Brains of People with the Condition Work in ‘Idiosyncratic’ Ways, Claims Groundbreaking Study

It’s still not known whether people with autism have more or fewer connections in parts of their brains that normally work in together. Now a new study suggests the lack of common ground in this area reflects the fact that people with autism have connections that are uniquely their own.
The groundbreaking research could help lead to better diagnosis of autism and improve treatments, the scientists claim. A new study has found people with autism have connections that are uniquely their own. “It opens up the possibility that there are many altered brain profiles, all of which fall under the umbrella of ‘autism’,” said Dr. Marlene Behrmann at Carnegie Mellon University in Pittsburgh. The researchers studied data taken from functional magnetic resonance imaging (fMRI) conducted while the participants were at rest. The control participants’ brains had similar connectivity patterns across different individuals. However, those with autism tended to display much more unique patterns — each in its own, individual way. Differences between the patterns in the autism and control groups could be explained by the way individuals in the two groups interact and communicate with their environment.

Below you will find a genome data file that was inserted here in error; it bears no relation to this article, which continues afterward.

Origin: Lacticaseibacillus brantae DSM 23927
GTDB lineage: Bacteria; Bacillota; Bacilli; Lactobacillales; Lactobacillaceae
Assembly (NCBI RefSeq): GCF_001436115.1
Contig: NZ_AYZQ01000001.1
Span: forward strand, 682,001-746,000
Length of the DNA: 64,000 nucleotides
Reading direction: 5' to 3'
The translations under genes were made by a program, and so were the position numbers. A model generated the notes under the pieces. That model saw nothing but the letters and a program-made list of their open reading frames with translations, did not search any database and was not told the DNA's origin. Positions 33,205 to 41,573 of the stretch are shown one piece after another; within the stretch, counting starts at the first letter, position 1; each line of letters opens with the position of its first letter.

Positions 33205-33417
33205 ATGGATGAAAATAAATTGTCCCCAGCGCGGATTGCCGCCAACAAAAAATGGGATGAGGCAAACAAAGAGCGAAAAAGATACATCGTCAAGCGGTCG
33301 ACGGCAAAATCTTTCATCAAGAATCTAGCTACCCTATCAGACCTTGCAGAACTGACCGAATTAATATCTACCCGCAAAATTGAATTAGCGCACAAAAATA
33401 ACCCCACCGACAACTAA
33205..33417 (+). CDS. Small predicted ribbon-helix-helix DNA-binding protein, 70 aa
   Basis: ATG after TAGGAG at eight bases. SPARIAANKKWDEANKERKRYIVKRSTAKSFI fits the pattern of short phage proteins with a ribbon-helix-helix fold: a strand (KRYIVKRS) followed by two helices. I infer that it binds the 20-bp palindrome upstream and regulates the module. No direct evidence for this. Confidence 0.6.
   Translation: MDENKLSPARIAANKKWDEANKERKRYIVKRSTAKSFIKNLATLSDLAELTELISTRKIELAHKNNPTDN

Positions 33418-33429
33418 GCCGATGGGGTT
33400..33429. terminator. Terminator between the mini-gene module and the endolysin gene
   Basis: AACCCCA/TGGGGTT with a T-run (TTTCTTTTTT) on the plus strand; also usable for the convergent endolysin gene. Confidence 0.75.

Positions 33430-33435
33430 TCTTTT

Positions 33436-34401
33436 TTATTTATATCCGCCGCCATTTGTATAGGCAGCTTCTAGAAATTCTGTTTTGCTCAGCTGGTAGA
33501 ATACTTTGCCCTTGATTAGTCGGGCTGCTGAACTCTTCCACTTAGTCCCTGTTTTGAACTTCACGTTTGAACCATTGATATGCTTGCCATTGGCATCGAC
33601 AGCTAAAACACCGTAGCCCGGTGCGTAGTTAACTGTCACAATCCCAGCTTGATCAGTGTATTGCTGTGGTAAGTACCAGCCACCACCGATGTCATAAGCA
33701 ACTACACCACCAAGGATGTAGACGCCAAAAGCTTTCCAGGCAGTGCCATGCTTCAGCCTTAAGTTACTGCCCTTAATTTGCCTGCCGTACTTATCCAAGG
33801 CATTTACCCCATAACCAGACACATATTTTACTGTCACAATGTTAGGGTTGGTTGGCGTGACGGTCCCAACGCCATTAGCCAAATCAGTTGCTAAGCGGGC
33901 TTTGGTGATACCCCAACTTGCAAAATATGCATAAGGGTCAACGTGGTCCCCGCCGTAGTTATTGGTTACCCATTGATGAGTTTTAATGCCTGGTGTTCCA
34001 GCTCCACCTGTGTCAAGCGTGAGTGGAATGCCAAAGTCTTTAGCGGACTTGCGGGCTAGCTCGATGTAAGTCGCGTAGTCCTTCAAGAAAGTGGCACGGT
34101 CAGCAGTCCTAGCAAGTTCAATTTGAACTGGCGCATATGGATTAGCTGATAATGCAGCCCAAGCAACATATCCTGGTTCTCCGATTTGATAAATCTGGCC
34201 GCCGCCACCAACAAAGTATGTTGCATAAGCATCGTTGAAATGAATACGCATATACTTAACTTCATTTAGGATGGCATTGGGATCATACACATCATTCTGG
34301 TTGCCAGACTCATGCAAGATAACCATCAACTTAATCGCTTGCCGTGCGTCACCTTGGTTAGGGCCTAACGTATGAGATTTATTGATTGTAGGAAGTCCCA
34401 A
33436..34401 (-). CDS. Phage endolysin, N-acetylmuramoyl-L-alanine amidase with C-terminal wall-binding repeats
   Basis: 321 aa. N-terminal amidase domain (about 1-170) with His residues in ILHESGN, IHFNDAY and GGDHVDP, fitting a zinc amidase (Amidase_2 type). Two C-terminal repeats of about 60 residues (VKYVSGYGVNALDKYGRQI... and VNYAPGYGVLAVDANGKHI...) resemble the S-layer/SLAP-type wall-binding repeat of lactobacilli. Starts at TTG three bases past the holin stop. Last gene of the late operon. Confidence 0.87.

Source/more: London Daily Mail

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